Red and Black Hockey
by David Lee on 04/25/11 at 09:19 PM ET
I noticed a lot of buzz on my Twitter feed today about the Albany Devils and some of the tweets were pretty awful. I had to find out what was the rumpus. It basically has to do with their attendance woes and the cavalier attitude that the front office has in reference to this. This season, the Albany Devils (top affiliate of the New Jersey Devils) were the worst team in the American Hockey League and their attendance numbers were by far the worst in the league. The truth of the matter is that Albany hasn’t had much success at the gate for several years. In the mid-1990s they were a great team on the ice and at the box office, but it’s gone downhill over the last several seasons.
At the conclusion of the regular season, Albany GM Chris Lamoriello ruffled some feathers when he casually said:
We don’t worry about the people that aren’t here. We worry about the people that are here. That is our focus”
When you’re averaging 3,100 people a game, the focus needs to be on getting more people in the stands. That’s dead last in the league, more than 2,200 under the league average. Hockey fans in Albany are upset with this attitude, and they should be.
In the summer of 2006, the cities of Lowell, Massachusetts and Albany, New York swapped AHL teams. The Lowell Loch Monsters (Carolina Hurricanes) moved to Albany, and they took on the existing team name “Albany River Rats”. Obviously, the players changed, but the team colors of red and black stayed the same. The mascot stayed the same. A few minor changes to the uniforms, and the transition was complete. Casual fans might not have noticed the difference in players and parent club affiliation. And let’s be honest: the American League is pretty casual.
The “new” River Rats were a good product on the ice, but the attendance numbers were always near the bottom. Always below the league average. It didn’t make much of a difference when Carolina took over the team. On the other hand, when the Devils took over the Lowell team, their already bad attendance numbers got worse progressively for the first three years of that deal, hitting a rock bottom of 2,102 fans per game in the 2007-08 season. They got a little better for the next couple of years, but Lowell always had the lowest attendance in the league.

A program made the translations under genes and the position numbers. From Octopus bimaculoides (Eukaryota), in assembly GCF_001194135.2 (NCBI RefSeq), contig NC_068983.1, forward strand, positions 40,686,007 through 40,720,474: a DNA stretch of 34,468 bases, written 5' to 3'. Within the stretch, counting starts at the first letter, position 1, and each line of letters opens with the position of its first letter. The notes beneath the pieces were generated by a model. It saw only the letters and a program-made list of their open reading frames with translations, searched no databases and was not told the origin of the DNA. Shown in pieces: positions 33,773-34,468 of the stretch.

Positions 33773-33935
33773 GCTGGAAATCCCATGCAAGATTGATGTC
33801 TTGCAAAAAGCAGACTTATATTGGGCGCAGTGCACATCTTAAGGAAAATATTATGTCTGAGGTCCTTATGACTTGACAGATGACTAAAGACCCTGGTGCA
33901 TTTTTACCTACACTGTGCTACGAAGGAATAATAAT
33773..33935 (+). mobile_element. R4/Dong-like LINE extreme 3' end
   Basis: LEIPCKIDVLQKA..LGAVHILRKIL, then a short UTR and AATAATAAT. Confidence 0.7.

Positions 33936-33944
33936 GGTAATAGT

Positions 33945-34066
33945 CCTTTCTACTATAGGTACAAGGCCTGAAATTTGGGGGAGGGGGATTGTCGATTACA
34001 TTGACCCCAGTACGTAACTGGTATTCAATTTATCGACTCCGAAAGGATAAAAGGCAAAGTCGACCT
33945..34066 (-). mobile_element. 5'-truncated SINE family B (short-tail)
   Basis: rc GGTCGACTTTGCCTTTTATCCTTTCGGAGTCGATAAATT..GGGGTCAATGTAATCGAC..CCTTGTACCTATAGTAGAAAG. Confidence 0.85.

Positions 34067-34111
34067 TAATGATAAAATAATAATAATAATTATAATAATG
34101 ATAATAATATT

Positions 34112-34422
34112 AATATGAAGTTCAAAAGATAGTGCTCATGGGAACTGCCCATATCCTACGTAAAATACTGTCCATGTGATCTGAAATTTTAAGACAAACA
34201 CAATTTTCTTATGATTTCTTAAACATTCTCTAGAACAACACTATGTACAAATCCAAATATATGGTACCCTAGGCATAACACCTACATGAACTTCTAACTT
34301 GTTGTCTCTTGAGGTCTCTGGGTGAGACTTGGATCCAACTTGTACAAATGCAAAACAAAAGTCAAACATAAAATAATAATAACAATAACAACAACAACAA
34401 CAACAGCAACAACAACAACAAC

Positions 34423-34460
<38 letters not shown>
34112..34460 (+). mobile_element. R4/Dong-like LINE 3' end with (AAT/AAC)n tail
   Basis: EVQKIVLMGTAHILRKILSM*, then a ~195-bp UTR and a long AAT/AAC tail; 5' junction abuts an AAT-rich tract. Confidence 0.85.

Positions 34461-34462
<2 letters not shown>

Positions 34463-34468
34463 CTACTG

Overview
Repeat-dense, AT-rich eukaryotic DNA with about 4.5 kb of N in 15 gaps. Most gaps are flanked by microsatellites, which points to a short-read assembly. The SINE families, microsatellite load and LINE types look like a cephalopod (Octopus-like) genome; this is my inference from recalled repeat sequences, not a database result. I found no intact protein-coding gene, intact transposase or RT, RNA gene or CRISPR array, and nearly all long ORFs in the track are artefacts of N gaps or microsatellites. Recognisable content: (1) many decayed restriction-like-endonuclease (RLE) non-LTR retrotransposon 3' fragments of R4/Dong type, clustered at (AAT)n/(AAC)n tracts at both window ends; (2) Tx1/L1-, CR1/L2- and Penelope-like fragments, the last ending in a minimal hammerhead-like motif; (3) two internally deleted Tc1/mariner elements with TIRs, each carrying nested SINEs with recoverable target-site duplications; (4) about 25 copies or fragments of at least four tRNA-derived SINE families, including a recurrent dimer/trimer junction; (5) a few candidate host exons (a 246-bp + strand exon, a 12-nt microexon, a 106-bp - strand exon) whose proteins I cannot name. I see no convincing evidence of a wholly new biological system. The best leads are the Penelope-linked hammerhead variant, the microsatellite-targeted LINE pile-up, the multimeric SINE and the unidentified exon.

This season, a lot changed in the AHL. There isn’t a team in Lowell anymore. The Lowell Devils moved back to Albany. The Albany River Rats moved to Charlotte. A few other changes occurred, but the only thing important to this conversation is the Lowell/Albany/Charlotte connection.
All season long, Albany has had the worst attendance. They had 5,235 people on opening night. They had a “home” game in Atlantic City that drew 5,135. That’s not incredibly lame, but those were banner nights, and they made the season average of 3,114 seem much better than it really was. Towards the end of the season, they started to pick up, but there were nights in December where they were getting 1,300 people to the games. There’s a lot that’s not right when that’s happening. What’s making people upset is that Lamoriello and the rest of the front office is acting like there isn’t a problem.
In today’s Albany Sun-Times, Pete Dougherty reported that the Devils are looking to repair their image. Executive Director Chris Ciceri and Vice President of Sales and Marketing Chris Valente said that they “stuck with what (they) knew” from their years in those positions in Lowell. They said that they knew what worked and what didn’t and brought those same ideas to Albany. There’s two problems with that philosophy, though.
- Albany isn’t Lowell.
- What they were doing in Lowell WASN’T WORKING
Valente went on to say—and this is what gets people upset—that they were exactly where they wanted to be.
Our goal was 120,000 (total fans for the season), and we hit it right on the button
Their goal was to be last in the league? How can that be? More importantly, this is nothing to brag about. Again, Valente claimed success by pointing to the fact that the 2010-11 Albany Devils did better at the gate than the 2009-10 Lowell Devils. He points out, correctly, that there was a difference of +25% using those parameters. What he doesn’t point to is that the league as a whole saw an increase of +5%. He also doesn’t point out that the 2010-11 Albany Devils attendance figures represent a drop of 17% from the 2009-10 Albany River Rats.